Falling flakes not snow, but ashes

Published 3:00 am Saturday, January 10, 2015

Despite the low temperatures on Friday, those small flakes falling from the sky in Troy weren’t snow. Instead, they likely were small pieces of ash from a local controlled burn.

Although the exact cause of the ashes could not be determined, the Alabama Forestry Commission reported four controlled burn permits were issued for the Pike County area.

AFC’s Dale County Management Specialist James Payne said the likelihood of the ashes spreading from a controlled burn is small.

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“It’s seldom that you get any ash unless it’s a large pile or something,” James Payne, the Dale County Management Specialist for the AFC said. “Even then, it would have to be a small area close to (the burn) for it to happen.”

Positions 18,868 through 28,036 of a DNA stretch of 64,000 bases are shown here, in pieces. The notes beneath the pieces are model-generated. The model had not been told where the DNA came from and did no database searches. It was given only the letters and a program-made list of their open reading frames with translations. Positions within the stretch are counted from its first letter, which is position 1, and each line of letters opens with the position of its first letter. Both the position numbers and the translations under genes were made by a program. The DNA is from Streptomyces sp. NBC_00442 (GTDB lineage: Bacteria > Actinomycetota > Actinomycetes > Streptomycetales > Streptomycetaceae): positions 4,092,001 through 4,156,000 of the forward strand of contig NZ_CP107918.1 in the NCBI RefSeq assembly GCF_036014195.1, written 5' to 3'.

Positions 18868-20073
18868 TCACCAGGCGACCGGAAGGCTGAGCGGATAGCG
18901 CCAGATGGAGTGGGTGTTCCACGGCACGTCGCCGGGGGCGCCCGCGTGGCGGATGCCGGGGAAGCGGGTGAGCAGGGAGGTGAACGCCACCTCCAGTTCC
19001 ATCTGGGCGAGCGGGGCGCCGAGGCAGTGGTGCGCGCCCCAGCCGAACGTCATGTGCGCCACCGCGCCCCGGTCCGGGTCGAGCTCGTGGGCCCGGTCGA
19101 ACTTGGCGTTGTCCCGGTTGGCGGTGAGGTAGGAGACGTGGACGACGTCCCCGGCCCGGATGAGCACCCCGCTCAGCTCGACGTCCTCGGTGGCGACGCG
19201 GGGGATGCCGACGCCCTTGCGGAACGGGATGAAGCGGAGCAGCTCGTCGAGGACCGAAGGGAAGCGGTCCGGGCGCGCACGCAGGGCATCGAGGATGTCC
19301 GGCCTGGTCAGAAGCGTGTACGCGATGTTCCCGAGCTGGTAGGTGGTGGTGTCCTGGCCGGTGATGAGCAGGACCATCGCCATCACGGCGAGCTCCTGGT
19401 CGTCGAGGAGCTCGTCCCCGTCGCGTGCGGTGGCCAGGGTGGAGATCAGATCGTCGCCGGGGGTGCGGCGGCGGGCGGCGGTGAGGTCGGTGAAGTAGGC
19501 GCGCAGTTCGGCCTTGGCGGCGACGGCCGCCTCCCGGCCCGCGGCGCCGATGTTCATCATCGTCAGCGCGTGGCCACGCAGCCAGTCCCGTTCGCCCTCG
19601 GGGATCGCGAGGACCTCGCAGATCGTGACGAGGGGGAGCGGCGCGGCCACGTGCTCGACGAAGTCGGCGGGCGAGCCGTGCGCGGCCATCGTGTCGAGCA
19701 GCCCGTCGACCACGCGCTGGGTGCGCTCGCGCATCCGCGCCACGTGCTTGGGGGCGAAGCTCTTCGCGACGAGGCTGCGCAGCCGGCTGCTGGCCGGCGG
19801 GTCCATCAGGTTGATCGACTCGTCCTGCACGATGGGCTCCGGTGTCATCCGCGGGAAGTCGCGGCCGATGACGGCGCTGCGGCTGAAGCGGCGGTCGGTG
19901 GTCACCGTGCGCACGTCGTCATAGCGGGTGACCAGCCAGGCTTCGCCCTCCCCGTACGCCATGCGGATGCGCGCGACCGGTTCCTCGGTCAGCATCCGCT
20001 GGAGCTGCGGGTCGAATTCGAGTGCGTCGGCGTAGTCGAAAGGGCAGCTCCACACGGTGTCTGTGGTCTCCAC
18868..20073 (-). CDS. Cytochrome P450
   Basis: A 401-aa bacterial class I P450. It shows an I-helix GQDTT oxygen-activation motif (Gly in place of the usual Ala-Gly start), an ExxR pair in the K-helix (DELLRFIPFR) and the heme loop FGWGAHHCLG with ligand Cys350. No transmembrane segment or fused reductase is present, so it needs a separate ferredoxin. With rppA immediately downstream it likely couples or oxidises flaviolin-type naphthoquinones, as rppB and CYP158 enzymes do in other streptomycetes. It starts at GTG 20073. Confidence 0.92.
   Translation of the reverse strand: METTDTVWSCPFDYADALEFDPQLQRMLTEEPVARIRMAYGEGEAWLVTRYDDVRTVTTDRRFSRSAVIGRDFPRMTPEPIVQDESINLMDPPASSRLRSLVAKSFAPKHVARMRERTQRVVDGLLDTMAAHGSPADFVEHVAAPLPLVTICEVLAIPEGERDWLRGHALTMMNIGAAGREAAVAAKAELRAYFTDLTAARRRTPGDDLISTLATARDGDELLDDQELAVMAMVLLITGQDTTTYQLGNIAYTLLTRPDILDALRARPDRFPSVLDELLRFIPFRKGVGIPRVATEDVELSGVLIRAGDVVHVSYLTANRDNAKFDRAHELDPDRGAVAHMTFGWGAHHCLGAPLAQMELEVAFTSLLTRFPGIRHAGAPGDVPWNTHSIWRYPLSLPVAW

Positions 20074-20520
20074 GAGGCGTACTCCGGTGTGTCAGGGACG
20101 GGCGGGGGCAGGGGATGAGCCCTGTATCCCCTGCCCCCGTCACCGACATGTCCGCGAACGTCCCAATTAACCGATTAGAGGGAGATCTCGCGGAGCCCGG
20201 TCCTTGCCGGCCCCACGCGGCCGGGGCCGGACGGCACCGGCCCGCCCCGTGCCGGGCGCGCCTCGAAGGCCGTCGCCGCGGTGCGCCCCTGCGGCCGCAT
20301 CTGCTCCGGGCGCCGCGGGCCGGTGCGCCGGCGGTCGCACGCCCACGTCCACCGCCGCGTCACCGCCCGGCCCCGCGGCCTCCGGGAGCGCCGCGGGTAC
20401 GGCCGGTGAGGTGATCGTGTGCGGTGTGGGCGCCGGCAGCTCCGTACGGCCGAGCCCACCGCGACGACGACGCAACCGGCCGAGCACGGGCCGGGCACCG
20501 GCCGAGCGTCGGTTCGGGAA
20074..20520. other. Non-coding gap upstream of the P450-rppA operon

According to Payne, most burns in the winter months are understory burns, focused on clearing pine needles and other material under pine stands. The fires burn cooler than summer months, and don’t threaten the trees.

Though permits are issued by the AFC, the prescribed burning is a right granted to landowners by the Alabama legislature, Payne said. The landowner has the right to burn the land to burn off debris from logging and understory burns. The permits allow the commission to track and plan for the burns while monitoring for wildfires. The permits are issued the day of the burn, and require the location of the burn, the type of material being burned and the size of the burn. A permit is only issued for burns that are agricultural or forestry that are greater than .25 acres, Payne said. Any burns smaller than .25 acres and more than 25 feet from a wooded area do not require a permit from the forestry commission, though local burn ordinances may still apply.